Rockingham resident protects forestland

Wednesday December 26, 2012

CAMBRIDGEPORT -- Malcolm Guild is feeling the holiday spirit.

In fact, he’s been feeling it for about 40 years.

And that spirit of giving has led to the lifelong Vermonter to donate a conservation easement on 113 acres of forested and open land to the Vermont Land Trust on Thursday.

Guild and his late wife, Mary, purchased the house and land in 1965, and he said he has thought about donating the easement for decades. He and Mary bought the property in order to live in a rural area and over the years they raised six children there and acquired two more forested parcels.

"I like the countryside," Guild told the Reformer the day after the paperwork was completed. "I thought it would be nice to keep it that way."

Though Guild -- a Rutland native -- still owns the land and can sell it if he wants to, the donation of the conservation easement means he cannot sell it out in lots. The land can also be used for forestry purposes but houses can no longer be built on it.

Once they donate an easement, landowners continue to own, manage and pay taxes on the land but the conservation easement permanently remains on the property.

Guild said he is glad the deal is done, as it involved two years of hassle. He said the land required extra work with the VLT because it started off as lease land in 1761.

Joan Weir, a regional director at the Vermont Land Trust, said Rockingham and the local the Episcopal Diocese of Vermont had lease holds on the land, which required a little extra work.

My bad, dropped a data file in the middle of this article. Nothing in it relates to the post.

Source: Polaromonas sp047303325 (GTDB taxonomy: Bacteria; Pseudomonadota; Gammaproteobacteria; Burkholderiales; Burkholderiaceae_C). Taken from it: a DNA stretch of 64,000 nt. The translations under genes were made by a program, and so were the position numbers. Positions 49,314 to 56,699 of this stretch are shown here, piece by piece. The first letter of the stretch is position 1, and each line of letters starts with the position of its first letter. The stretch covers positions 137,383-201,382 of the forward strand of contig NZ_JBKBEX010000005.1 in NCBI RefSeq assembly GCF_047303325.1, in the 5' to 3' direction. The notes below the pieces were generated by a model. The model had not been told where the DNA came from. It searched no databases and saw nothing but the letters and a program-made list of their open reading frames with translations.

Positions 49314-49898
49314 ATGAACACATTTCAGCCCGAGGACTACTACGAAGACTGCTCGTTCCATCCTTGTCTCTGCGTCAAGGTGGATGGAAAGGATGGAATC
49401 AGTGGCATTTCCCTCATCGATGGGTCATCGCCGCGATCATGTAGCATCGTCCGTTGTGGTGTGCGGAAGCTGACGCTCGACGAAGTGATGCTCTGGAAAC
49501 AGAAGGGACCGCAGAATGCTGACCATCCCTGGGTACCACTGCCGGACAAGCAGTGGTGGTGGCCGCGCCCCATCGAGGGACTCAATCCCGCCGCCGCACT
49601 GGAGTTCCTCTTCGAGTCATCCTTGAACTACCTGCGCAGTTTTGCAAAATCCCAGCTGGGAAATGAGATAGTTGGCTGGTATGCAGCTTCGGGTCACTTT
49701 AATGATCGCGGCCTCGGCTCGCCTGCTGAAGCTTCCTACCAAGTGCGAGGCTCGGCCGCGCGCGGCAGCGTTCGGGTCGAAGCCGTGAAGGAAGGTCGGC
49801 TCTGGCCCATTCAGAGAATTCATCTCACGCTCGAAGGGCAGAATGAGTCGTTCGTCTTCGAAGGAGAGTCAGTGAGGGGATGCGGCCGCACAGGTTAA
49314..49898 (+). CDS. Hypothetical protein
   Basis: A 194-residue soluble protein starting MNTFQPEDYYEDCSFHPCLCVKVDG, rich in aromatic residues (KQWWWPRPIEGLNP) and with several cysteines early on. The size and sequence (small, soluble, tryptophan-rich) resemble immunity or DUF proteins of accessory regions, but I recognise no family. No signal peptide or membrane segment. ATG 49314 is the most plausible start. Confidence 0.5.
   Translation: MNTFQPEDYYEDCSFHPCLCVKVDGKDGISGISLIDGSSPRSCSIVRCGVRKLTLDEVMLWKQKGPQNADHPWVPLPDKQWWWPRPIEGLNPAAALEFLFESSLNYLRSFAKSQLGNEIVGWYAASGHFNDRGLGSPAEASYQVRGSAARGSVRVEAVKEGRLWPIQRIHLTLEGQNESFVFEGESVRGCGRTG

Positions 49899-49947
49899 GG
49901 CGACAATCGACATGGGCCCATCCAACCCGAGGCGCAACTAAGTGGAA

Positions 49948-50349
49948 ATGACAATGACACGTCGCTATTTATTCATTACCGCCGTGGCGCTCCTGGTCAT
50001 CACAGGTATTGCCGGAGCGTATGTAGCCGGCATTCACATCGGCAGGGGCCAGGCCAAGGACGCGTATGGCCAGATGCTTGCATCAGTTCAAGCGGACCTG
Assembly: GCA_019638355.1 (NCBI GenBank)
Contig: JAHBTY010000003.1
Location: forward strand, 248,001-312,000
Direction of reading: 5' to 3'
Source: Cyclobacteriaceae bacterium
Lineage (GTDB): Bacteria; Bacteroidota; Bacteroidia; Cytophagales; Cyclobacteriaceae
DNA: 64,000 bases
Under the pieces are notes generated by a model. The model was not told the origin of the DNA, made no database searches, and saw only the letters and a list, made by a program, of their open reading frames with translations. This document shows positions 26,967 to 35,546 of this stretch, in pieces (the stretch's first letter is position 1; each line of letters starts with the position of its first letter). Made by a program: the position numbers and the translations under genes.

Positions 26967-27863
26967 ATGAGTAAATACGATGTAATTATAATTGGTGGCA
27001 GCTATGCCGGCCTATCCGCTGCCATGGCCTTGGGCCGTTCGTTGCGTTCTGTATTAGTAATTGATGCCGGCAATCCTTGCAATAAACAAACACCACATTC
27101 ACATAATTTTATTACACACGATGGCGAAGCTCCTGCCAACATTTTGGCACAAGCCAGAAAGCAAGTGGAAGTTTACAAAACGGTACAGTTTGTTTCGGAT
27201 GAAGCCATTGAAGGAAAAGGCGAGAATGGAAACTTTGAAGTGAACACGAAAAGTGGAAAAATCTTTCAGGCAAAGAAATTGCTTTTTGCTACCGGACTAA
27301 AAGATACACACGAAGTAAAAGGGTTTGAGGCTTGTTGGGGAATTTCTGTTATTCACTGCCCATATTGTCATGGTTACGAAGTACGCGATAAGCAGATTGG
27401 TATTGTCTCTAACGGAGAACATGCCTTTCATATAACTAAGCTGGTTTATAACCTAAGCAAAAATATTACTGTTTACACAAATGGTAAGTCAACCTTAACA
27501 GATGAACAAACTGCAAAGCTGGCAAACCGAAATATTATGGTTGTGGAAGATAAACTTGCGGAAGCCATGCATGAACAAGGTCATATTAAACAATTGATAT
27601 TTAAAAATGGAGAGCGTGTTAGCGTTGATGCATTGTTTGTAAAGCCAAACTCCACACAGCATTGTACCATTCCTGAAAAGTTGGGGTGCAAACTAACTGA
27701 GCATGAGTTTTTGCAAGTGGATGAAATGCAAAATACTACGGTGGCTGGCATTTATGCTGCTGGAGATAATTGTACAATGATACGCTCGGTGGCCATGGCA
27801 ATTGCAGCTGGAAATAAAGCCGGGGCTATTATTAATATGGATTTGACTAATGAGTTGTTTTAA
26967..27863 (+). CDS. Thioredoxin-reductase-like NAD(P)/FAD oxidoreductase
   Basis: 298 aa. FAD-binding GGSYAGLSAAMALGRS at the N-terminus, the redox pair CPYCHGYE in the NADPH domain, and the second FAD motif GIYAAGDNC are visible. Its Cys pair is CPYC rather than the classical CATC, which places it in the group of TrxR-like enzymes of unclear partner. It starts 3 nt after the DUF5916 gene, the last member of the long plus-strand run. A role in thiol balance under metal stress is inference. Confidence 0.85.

She said Guild’s generosity ensures that future generations will be able to enjoy the land.

The property is primarily wooded and the Guild family manages the land for timber. The property also includes about 10 acres of open pasture land and six acres of wetlands. Guild’s son, Thad, raises a small beef herd on the protected property. The Guild land is in close proximity to other forestland on Atcherson Hollow Road that is conserved with the Vermont Land Trust.

Weir said donations of conservation easements come when "landowners generally have an interest and a desire not to see the property get further developed." She said easements help keep land rural.

The Vermont Land Trust is a statewide, member-supported, non-profit land conservation organization that since 1977 has permanently conserved more than 1,750 parcels of land covering 525,000 acres, or about 8 percent of the private, undeveloped land in the state. This conserved land includes more than 765 working farms, hundreds of thousands of acres of productive forestland and numerous parcels of community lands.

Weir, who has been with the organization for nearly 14 years, said Vermont is a leader in land conservation.

Domenic Poli can be reached at, or 802-254-2311, ext. 277.


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